Deep shade

My sister often quipped that our family farm was the first no-kill animal shelter in Kentucky.  It’s true my daddy had a heart for helpless creatures.  He kept every stray that crossed his path. Once, on a cold and rainy fall day, a pink piglet ambled up to our porch.  My daddy fed him milk out of a hubcap.  We named him Arnold.  It was a mystery where he came from, but from that day on, he had a home.

Our Rescue Hall of Fame included a beagle-terrier mix with a crooked tail my dad and his nephew found in a junkyard when I was six.  I creatively called him Spot.  He quickly became my best buddy and partner in crime. There was also a dog-coyote mix daddy found in a trap.  He nursed it back to health and told stories about how fast his wild girl learned to run on three legs.

There were many others, but my favorite story is the one of the black dog. When my dad was in his late seventies, he would walk to visit his friends who lived about a mile from our home.  His route took him past a trailer.  In the yard of that trailer was a light pole.  Attached to the pole was a chain.  The end of the chain was wrapped around the neck of a big, furry, black dog.  My daddy saw him first in the middle of summer.  The dog had no shade and had turned over his water dish.  It was clear he was suffering. Dad took the bowl, got water at his friends’ house and brought it back to the dog.  Then, he walked up to the door of the trailer and knocked.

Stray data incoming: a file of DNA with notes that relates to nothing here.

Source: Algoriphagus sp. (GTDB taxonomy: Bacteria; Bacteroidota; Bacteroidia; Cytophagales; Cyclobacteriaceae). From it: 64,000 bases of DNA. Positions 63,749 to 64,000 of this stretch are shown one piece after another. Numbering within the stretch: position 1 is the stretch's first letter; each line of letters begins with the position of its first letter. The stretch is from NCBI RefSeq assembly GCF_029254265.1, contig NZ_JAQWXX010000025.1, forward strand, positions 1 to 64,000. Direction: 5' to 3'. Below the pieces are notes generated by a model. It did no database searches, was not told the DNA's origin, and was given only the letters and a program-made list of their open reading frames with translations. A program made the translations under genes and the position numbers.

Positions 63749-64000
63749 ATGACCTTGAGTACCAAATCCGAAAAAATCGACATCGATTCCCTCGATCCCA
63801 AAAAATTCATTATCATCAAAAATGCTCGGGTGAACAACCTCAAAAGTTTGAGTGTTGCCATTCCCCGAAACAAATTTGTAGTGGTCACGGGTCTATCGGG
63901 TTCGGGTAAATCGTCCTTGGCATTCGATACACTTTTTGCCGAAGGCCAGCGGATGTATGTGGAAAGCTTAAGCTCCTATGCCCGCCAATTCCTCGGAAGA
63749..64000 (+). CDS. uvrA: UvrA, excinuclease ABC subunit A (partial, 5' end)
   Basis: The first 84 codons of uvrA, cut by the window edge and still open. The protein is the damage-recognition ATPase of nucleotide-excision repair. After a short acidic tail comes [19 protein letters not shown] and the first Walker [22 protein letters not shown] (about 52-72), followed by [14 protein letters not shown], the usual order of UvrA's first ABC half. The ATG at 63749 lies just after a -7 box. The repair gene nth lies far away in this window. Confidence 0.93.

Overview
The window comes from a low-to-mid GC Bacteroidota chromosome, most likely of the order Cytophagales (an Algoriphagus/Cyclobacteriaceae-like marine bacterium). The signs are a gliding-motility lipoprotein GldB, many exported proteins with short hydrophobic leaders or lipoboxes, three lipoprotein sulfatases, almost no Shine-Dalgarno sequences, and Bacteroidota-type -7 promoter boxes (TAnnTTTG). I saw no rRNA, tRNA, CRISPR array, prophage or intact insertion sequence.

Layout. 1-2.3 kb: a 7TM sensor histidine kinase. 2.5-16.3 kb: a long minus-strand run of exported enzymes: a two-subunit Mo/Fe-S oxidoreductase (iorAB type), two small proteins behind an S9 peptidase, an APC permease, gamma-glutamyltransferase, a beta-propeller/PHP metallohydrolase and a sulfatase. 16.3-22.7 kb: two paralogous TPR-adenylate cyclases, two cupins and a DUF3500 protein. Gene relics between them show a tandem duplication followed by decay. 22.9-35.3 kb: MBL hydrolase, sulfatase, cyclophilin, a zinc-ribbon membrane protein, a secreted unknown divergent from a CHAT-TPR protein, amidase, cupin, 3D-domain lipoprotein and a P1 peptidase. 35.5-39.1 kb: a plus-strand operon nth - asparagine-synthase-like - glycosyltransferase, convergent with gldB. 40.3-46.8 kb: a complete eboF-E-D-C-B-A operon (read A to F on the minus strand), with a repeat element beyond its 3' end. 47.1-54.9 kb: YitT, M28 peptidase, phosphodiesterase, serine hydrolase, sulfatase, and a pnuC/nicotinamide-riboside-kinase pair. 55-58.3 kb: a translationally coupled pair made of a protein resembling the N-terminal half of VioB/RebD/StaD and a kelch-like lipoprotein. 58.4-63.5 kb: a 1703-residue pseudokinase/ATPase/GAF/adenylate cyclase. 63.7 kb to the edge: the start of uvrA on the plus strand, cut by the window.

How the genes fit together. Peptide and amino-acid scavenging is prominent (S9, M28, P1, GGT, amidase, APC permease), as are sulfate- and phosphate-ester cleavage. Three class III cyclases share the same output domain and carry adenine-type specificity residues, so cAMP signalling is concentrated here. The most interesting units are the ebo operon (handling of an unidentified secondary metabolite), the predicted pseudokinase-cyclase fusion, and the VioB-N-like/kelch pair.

“I’ll take that dog off your hands,” he said to the man.

“No!” the man replied. SLAM.

Every day for several days, my daddy did the same thing.  The man said no each time.

Finally, Daddy knew that asking wasn’t enough.

It was an incredibly hot day.  The dog had dug a hole in the ground to try to get cool.  This time, the water dish wasn’t turned over.  Instead, the dog had kicked dirt in it, making a slurry of mud.

My dad didn’t bother with the water dish.  He knew the dog was about to die in the heat.

He knocked on the door.  The man appeared.

“I’ll give you $20 for that dog,” Daddy said.

In a poor part of Kentucky where dogs are a dime a dozen, the offer was too good to refuse.

My dad pulled that furry, black dog out of the hole and took the chain off his neck.  He brought him home and gave him clean, cool water and deep shade.

A few years later my dad had a bad car accident that kept him in the hospital for a long time.  When he finally came home, my mom said the only thing that got him up and moving was that he thought the dog needed exercise.

At the end of one of my trips home, Dad and I said our good byes outside.  I got in my car and started it up, but couldn’t leave.  My dad and Blackie turned to walk through the orchard.  I watched them as they slowly made their way across the grass, covered by the thick shade of the fruit trees. My dad’s broad shoulders were stooped and his steps were slow. Being off leash, that dog could have run ahead to chase rabbits, but he matched his steps to my dad’s. Every few feet I could tell daddy spoke to the dog, because he turned his head and looked up at his master. The place he took at his redeemer’s side showed devotion, loyalty and obedience.  The two of them made a beautiful picture of merciful love and gratitude, etched forever in my mind.

It’s the way I want to be with my Redeemer, Jesus Christ, who paid a price beyond compare for me.  He pulled me out of the pit where I was choking on a slurry of sin and brought me from death into life. He un-wrapped the chain tangled around me and offered living water and a new beginning.

All too often, though, I run ahead of my Master, chasing after distractions that cross in front of me.

I want to keep that picture of my daddy and his big, black dog in the forefront of my mind, to remind me to match steps with my Savior and to listen for His voice.

Where are you?  Running ahead or zig-zagging around, enticed by life’s distractions?  Come back to your Master’s side. Seek His face and will for your life.  Follow His path.